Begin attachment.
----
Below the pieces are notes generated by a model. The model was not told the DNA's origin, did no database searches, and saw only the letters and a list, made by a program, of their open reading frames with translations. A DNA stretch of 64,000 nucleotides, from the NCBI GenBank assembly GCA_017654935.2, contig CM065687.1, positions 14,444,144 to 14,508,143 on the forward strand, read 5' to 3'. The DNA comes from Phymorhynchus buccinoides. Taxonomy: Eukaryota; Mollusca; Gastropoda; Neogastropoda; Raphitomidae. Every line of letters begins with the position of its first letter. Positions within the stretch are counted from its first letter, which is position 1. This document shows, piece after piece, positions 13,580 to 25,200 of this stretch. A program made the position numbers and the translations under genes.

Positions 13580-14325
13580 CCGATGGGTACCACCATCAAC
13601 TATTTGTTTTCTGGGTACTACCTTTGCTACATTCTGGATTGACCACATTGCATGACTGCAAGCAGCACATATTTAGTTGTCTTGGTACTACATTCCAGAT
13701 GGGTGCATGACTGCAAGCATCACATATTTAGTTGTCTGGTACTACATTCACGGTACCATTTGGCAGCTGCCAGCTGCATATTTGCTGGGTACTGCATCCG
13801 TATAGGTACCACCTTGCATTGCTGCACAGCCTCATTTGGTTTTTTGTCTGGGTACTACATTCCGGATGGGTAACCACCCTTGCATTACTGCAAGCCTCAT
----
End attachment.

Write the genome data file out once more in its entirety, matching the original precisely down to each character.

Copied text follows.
Below the pieces are notes generated by a model. The model was not told the DNA's origin, did no database searches, and saw only the letters and a list, made by a program, of their open reading frames with translations. A DNA stretch of 64,000 nucleotides, from the NCBI GenBank assembly GCA_017654935.2, contig CM065687.1, positions 14,444,144 to 14,508,143 on the forward strand, read 5' to 3'. The DNA comes from Phymorhynchus buccinoides. Taxonomy: Eukaryota; Mollusca; Gastropoda; Neogastropoda; Raphitomidae. Every line of letters begins with the position of its first letter. Positions within the stretch are counted from its first letter, which is position 1. This document shows, piece after piece, positions 13,580 to 25,200 of this stretch. A program made the position numbers and the translations under genes.

Positions 13580-14325
13580 CCGATGGGTACCACCATCAAC
13601 TATTTGTTTTCTGGGTACTACCTTTGCTACATTCTGGATTGACCACATTGCATGACTGCAAGCAGCACATATTTAGTTGTCTTGGTACTACATTCCAGAT
13701 GGGTGCATGACTGCAAGCATCACATATTTAGTTGTCTGGTACTACATTCACGGTACCATTTGGCAGCTGCCAGCTGCATATTTGCTGGGTACTGCATCCG
13801 TATAGGTACCACCTTGCATTGCTGCACAGCCTCATTTGGTTTTTTGTCTGGGTACTACATTCCGGATGGGTAACCACCCTTGCATTACTGCAAGCCTCAT